Wes Anderson’s universe is peopled with some of the most delightfully bizarre characters in cinema. The auteur’s most frequent guests—Bill Murray, Owen Wilson, Jason Schwartzman—pop up in the unlikeliest of roles, while newcomers are ushered in with their own brand of offbeat eccentricity. Folding such novices into the effervescent world of a film like “The Grand Budapest Hotel” is no easy task.
“I knew from past experience that this would be a really interesting process,” says Douglas Aibel, who cast Anderson’s previous films “The Royal Tenenbaums,” “The Life Aquatic with Steve Zissou,” and “Moonrise Kingdom.” Aibel has become somewhat of a specialist in finding young unknowns to bring Anderson’s singular scripts to life. When he was asked to cast “a fresh-faced, interesting Middle Eastern or Arabic teenager,” Aibel knew traditional talent scouting was not going to cut it.
“We had just finished a long process of working on ‘Moonrise Kingdom,’ which also entailed a very detailed and exhaustive search for the lead children in that film,” says Aibel. This time around, he had to find someone who not only possessed a certain je ne sai quoi, but could also hold his own against the mightiest of scene partners—Ralph Fiennes, whom Aibel rightly calls “one of the great contemporary actors of our time.” His team’s search extended to Egypt, Israel, France, England, and all over the United States, a weeks-long exercise in I’ll-know-it-when-I-see-it casting.
The answer lay, of course, in a most improbable place: YouTube. “We were shaking the tree further,” says Aibel, “and we came across this young man and his brother who, among other things, had a singing group at the time.” Tony Revolori and his older brother captured the casting director’s attention in their online videos with an “interesting combination of innocence and maturity.” Sure enough, after he read for the part of lobby boy Zero Moustafa, Anderson knew Revolori was the perfect fit. It also helped that the young actor demonstrated great maturity during his callback in Paris, the first time he had left the U.S. in his life. “He displayed such professionalism and such grace in a very demanding shoot,” says Aibel. “That kind of poise and serenity in what could be a stressful situation helped make the case for him.”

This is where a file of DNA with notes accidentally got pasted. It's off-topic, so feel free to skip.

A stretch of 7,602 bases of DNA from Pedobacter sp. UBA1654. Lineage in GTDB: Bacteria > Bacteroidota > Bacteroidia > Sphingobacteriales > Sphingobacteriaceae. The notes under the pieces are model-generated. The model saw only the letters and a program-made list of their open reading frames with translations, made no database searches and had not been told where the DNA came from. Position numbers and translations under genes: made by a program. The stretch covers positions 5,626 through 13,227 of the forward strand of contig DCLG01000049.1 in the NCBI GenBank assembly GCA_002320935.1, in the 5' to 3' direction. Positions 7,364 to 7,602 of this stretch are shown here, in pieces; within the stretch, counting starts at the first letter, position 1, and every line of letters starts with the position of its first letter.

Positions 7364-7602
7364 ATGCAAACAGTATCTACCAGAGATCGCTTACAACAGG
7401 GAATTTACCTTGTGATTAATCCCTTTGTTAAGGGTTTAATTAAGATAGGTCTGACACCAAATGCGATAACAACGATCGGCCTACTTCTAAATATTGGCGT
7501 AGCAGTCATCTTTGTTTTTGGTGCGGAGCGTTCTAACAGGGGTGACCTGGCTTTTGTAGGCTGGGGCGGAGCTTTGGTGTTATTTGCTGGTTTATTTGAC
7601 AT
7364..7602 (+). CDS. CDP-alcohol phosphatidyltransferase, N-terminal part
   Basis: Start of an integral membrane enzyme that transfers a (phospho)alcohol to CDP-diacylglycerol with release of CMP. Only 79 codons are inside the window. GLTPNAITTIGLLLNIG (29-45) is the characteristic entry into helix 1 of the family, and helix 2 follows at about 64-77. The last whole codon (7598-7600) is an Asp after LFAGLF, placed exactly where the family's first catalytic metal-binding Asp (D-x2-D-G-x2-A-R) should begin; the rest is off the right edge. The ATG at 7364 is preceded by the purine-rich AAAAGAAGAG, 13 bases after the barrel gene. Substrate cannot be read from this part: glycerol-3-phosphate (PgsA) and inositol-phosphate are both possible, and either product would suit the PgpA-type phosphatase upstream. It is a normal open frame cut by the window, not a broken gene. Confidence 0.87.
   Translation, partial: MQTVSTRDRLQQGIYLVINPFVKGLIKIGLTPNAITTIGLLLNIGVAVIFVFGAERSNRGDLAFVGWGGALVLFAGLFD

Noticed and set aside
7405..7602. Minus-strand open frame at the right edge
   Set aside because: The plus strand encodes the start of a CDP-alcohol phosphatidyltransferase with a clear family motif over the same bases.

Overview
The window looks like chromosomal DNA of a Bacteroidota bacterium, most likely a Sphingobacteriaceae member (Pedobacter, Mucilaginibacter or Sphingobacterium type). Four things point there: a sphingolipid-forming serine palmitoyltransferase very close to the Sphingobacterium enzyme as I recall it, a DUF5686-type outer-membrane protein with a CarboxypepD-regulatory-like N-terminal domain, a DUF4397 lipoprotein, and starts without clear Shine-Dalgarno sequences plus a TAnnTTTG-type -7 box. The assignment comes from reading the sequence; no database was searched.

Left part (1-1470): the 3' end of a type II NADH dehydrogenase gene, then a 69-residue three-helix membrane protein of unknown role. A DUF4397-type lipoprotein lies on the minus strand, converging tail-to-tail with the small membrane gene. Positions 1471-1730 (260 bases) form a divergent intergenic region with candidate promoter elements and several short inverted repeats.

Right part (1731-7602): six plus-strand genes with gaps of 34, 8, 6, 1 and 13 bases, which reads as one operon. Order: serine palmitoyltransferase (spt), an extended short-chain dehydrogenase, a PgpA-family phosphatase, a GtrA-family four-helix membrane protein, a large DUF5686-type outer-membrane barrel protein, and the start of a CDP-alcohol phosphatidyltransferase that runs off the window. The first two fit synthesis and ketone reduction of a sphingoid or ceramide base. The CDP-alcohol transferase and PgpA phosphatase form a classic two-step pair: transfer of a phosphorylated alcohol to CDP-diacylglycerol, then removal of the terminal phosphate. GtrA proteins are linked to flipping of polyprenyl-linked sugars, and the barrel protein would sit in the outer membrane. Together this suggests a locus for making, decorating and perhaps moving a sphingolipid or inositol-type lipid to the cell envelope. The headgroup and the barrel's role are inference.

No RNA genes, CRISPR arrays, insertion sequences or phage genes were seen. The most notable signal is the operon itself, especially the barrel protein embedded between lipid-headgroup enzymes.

The next step was casting the character again. During the hunt for Zero Moustafa, Aibel was also on the lookout for the lobby boy’s older self. “Once we had a sense that it was Tony, the interesting thing was not just matching it up in terms of look but also in terms of character and being.” Revered actor F. Murray Abraham became the natural choice. “Spiritually, it was a great match.”
Ultimately, what Anderson and his trusted casting team gravitate toward is honesty. In a stylishly absurd film such as “The Grand Budapest Hotel,” the performers must play with utterly straight faces. “That’s something we’re looking for in all his films,” says Aibel. “Imaginative, creative, honest, open actors.”
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